On Sept. 22, 2016, the U.S. Department of the Treasury through its Office of Foreign Assets Control (OFAC) imposed sanctions against the PacNet Group (PacNet), a Canada-based international payments processor and money services business, and the entire PacNet operation, including a global network of 12 individuals and 24 entities across 18 countries. Because U.S. persons are prohibited from engaging in transactions, directly or indirectly, with the sanctioned entities, the sanctions create significant compliance risks for U.S. and non-U.S. persons. The full list of individuals and entities targeted under the sanctions is available on the U.S. Department of Treasury website.

OFAC designated PacNet as a Transnational Criminal Organization (TCO) for its alleged facilitation of money laundering activities by third parties that purportedly engaged in mail fraud schemes. OFAC designated PacNet and certain of its affiliates, executives, and owners to the List of Specially Designated Nationals (SDNs) maintained by OFAC. OFAC’s action is significant for several reasons. First, the TCO designation has historically been applied and limited to entities such as drug cartels and organized crime syndicates that serve as the principal actors in an alleged money laundering scheme or organized crime ring. Second, the TCO designation is rarely used, as PacNet is only the seventh organization targeted by the Executive Order since its issuance in 2011. Third, the action against PacNet and certain of its related parties is the latest in the relatively recent trend of OFAC combating transnational money laundering creatively by designating non-U.S. financial firms as SDNs for allegedly facilitating, through the international financial system, the unlawful activities of their customers or other third parties – not just designating as SDNs the customers and third parties only.

In an OFAC release, John E. Smith, OFAC’s Acting Director, addressed the use of the TCO designation by stating, “PacNet has knowingly facilitated the fraudulent activities of its customers for many years, and today’s designations are aimed at shielding Americans and the nation’s financial system from the large-scale, illicit money flows that are generated by these scams against vulnerable individuals.” Smith further indicated that the “Treasury will continue to use its authorities to respond to the evolving nature of transnational organized crime.”

Background on the PacNet Group

PacNet is a Canada-based company with operations and subsidiaries in Ireland, the United Kingdom, the United States, Brazil, Chile, France, Hong Kong, India, Israel, Italy, Japan, Malta, Peru, Slovenia, South Africa, Switzerland, and Thailand. PacNet is a third-party payments processor for organizations that mail fraudulent lottery and other solicitations to U.S. and foreign consumers. Victims of the scammers would make their payments to PacNet’s processing operations and, after taking fees and commissions, PacNet would transfer the money to the scammers. PacNet’s involvement helped disguise the origins of the transactions and prevent the schemes from being detected. Numerous PacNet affiliates and executives were involved in this business or knowingly permitted it. Accordingly, OFAC designated 12 PacNet executives or directors and 24 entities worldwide that are owned or controlled by PacNet executives or other PacNet-affiliated companies. In addition, the PacNet aircraft, which was used to courier illicit bulk cash within Europe, was designated. A list of the designated individuals, affiliates, and subsidiaries can be found in the OFAC release.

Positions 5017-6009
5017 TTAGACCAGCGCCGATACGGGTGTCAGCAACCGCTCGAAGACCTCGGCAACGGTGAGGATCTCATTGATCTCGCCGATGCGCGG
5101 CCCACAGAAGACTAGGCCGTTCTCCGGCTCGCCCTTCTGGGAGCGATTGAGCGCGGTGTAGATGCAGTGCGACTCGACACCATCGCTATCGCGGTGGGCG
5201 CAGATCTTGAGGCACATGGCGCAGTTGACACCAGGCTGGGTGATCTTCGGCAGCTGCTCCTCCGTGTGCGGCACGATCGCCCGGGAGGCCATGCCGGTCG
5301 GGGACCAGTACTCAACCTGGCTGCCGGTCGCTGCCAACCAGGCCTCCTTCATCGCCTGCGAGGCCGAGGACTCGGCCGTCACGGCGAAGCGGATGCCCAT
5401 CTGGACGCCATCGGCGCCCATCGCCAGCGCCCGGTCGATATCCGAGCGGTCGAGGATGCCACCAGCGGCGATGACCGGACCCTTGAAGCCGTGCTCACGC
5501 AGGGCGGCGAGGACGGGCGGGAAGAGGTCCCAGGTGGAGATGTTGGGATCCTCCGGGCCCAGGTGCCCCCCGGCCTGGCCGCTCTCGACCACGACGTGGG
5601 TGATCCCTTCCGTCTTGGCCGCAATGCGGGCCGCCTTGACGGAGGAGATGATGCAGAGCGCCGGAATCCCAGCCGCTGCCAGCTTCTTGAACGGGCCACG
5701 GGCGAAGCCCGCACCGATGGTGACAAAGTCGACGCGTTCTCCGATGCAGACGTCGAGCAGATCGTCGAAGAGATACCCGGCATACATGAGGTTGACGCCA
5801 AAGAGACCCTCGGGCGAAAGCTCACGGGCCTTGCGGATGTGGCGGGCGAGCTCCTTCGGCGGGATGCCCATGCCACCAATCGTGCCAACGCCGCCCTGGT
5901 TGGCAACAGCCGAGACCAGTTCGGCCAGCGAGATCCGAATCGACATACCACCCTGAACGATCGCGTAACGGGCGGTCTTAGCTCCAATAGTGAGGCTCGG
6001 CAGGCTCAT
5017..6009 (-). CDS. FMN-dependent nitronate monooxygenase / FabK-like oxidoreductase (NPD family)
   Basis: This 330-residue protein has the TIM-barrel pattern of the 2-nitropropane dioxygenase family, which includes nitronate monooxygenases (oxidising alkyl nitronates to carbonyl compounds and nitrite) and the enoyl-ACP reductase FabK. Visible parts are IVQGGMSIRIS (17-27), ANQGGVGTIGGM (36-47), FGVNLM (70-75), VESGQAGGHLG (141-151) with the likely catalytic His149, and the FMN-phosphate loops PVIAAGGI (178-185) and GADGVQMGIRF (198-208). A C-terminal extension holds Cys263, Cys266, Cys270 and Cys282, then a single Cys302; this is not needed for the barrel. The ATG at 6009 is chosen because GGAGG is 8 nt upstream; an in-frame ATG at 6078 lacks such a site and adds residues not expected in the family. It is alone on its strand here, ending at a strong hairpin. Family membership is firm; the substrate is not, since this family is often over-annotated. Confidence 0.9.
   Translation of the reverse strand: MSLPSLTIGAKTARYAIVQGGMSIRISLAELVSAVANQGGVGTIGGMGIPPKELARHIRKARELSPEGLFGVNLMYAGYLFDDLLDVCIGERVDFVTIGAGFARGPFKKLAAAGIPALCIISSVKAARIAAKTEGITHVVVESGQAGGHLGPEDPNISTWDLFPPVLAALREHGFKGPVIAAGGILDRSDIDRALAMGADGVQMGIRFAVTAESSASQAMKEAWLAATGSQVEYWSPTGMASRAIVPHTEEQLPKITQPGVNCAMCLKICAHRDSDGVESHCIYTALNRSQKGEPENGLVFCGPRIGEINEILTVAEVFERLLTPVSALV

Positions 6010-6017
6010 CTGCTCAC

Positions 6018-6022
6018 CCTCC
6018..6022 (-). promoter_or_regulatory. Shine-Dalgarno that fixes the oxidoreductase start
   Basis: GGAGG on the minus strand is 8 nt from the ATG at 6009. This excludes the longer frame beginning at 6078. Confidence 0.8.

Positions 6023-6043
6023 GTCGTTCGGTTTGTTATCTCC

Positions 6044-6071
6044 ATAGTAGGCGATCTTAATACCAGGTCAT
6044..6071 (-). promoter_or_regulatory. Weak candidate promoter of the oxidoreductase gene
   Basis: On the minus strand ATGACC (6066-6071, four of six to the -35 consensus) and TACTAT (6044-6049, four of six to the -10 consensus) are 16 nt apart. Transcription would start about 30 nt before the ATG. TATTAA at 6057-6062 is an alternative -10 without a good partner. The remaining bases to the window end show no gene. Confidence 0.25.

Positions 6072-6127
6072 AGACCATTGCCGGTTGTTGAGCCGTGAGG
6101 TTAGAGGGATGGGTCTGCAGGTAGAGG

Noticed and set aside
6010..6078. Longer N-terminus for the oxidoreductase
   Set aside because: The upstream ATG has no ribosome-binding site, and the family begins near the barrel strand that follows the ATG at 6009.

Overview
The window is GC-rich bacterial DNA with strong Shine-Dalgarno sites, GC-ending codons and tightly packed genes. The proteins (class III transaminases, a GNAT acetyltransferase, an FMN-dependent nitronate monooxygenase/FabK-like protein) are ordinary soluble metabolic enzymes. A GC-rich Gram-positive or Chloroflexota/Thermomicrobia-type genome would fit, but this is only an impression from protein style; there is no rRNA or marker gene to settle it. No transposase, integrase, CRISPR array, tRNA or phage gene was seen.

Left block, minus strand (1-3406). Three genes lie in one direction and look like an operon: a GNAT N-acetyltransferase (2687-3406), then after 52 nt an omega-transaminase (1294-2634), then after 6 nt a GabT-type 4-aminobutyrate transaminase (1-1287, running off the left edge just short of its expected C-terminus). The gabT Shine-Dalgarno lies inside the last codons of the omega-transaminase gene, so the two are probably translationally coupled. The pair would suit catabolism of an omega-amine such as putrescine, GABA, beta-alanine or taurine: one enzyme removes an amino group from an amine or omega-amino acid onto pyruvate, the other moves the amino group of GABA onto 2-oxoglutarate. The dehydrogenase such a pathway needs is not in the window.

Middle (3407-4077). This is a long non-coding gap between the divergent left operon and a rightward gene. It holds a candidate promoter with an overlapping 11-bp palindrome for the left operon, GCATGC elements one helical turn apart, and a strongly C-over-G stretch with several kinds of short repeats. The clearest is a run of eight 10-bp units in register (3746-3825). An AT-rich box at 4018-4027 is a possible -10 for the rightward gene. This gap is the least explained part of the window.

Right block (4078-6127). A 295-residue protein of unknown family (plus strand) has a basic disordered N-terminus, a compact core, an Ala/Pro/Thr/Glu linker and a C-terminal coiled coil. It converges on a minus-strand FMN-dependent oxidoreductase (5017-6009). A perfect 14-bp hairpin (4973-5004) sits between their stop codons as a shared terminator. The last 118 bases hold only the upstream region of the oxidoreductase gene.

Compliance with the Targeted Sanctions

A violation of the Transnational Criminal Organization Sanctions can result in both criminal and civil enforcement in the United States. U.S. persons are prohibited from engaging in any transactions with PacNet or the related designated individuals and entities, and all property or interests in property of the designated parties that are located in the United States or in the possession or control of U.S. person, or come within the United States (such as inbound funds transfers), are “blocked.” As a practical matter, such property is frozen in place and generally cannot be sold, disposed of, or transferred without prior approval from OFAC.

Individuals and entities that have business dealings with PacNet or any of its designated affiliates or executives should consult with counsel to carefully review their relationships in order to assess the potential risk for future interactions or transactions. New sanctions such as these highlight the importance of compliance programs for both U.S. and non-U.S. companies, particularly those that avail themselves of U.S. mail or financial systems, or engage in U.S. dollar transactions that clear through the U.S. banking system. Screening programs will continue to be particularly important, as SDN designations can reach individuals and entities in any country, even seemingly low-risk countries like Canada. Companies should continue to screen all parties to international transactions against all of the most up-to-date U.S. government lists of designated and sanctioned individuals, entities, and prohibited transactions. Just as challenging from a compliance standpoint, U.S. persons are likewise prohibited from dealings with entities owned 50 percent or more by any designated entities or individuals (in the aggregate), who are not necessarily enumerated in OFAC’s SDN List.